ARTICLE | doi:10.20944/preprints202112.0054.v1
Subject: Social Sciences, Education Keywords: dropout intention; perceived social isolation; perceived social support; engagement; sense of belonging; higher education
Online: 3 December 2021 (13:08:34 CET)
Social and academic integration variables have shown to be relevant for the understanding of university dropout. However, there is less evidence regarding the influence of these variables on dropout intention, as well as predictive models that explain their relationships. Improvements in this topic become relevant considering that dropout intention stands as a useful measure to anticipate and intervene on this phenomenon. The objective of the present study was to evaluate a predictive model for the university dropout intention that considers the relationships between social and academic variables, during the first university semester of 2020. The research was carried out using a cross-sectional associative-predictive design, with a convenience sampling (n=711) due the restrictions of pandemic period. The results showed a good fit of the proposed hypothetical model that explains 38.7% of dropout intention. Both social support and perceived social isolation predicted the sense of belonging, and through it, engagement. Previous academic performance predicted early academic performance, and through it, engagement. The set of variables predicted the intention to quit, through engagement. These results are a contribution both to the understanding of the phenomenon and to guide potential interventions in the early stages of the university experience.
Subject: Medicine And Pharmacology, Immunology And Allergy Keywords: obesity; dropout; mobile technology; attrition; pediatric; lifestyle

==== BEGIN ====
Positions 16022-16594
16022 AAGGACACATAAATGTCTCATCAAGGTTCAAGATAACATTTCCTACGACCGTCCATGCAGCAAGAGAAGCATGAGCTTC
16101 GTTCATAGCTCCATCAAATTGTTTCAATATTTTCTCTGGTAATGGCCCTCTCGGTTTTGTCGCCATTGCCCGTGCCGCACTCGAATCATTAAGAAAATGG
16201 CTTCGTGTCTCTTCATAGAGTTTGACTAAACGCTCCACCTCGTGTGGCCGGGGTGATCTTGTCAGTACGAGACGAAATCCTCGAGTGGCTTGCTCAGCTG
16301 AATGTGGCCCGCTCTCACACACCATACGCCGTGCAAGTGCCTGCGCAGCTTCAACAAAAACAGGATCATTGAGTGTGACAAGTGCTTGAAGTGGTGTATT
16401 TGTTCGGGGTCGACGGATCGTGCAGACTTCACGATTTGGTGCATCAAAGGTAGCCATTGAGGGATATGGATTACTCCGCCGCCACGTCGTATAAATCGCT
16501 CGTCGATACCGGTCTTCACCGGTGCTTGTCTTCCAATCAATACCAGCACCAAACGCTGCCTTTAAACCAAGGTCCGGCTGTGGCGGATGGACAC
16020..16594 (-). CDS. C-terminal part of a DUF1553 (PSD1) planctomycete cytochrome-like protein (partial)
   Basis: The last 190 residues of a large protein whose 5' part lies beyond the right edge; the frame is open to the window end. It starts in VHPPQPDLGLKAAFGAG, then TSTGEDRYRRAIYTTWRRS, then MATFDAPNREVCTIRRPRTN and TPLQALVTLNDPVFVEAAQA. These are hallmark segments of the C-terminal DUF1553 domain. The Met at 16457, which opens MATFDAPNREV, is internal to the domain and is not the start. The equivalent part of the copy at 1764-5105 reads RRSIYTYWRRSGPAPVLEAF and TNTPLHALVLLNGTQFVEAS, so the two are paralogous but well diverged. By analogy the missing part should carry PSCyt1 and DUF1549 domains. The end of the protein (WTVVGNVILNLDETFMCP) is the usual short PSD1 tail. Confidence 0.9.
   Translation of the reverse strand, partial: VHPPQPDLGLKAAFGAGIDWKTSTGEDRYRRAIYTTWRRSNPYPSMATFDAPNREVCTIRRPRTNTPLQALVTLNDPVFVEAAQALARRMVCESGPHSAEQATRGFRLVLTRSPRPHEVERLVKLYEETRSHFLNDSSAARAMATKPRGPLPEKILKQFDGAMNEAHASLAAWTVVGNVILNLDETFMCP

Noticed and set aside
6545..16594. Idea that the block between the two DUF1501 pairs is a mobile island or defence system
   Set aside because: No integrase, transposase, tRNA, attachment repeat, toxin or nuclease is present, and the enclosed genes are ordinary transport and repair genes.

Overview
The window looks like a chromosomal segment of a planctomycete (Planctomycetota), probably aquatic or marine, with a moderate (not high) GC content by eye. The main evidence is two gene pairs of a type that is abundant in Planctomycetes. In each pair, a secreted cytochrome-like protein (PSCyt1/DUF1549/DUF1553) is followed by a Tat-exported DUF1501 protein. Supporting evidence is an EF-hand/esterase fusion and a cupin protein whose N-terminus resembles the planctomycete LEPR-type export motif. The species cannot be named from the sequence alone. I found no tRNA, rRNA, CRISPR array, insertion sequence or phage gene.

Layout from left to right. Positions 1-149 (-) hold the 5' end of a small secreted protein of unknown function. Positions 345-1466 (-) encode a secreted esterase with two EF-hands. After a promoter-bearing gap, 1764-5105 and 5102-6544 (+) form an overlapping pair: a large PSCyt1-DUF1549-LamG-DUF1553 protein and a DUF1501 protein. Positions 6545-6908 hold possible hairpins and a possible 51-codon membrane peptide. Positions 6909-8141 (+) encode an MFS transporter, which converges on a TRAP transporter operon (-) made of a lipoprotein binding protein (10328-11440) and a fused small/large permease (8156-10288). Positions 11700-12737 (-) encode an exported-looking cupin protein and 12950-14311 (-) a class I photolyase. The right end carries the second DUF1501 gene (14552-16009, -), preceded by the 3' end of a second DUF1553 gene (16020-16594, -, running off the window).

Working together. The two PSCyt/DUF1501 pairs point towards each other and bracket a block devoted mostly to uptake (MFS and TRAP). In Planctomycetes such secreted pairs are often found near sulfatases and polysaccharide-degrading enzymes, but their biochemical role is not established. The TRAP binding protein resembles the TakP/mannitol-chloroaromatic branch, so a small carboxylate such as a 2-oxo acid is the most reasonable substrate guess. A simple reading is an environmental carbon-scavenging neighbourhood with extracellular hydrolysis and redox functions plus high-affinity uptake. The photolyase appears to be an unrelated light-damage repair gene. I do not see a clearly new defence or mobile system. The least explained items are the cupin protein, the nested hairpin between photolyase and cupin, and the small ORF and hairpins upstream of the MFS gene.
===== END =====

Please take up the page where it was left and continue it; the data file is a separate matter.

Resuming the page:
Online: 7 December 2020 (08:26:08 CET)
Pediatric obesity management strategies suffer from a high rate of dropout and persistence of weight excess, despite the use of new tools, such as the automated mobile technology (MT). We aimed to compare the efficacy of two personalized MT protocols with/without monthly in-presence recalls in terms of better adherence to follow-up, and improved anthropometric and lifestyle parameters. MT contacts consisted in three not automated messages per week, inserted between three-monthly in-presence regular visits with (PediaFit 1.2) or without (PediaFit 1.1) monthly in-presence recalls. The sample included 103 children (mean age 10 years, range 6-14) recruited in the Pediatric Obesity Clinic between January 2017 and February 2019, randomized in Intervention group (IG) (n=24 PediaFit 1.1; n=30 PediaFit 1.2) and Control group (CG) (total n=49). Both IGs achieved significantly better results than the CGs for all considered parameters. Comparison of the two IGs at the 6th month showed that IG 1.2 had a statistically significant lower drop-out rate (10% vs. 62%), along with improved body mass index z-score, systolic blood pressure, sleep duration and physical activity. The study suggests that the hybrid association of messaging through personalized/not automated MT plus monthly in-presence recalls may be considered for a favorable outcome of pediatric obesity programs.
ARTICLE | doi:10.20944/preprints202202.0263.v1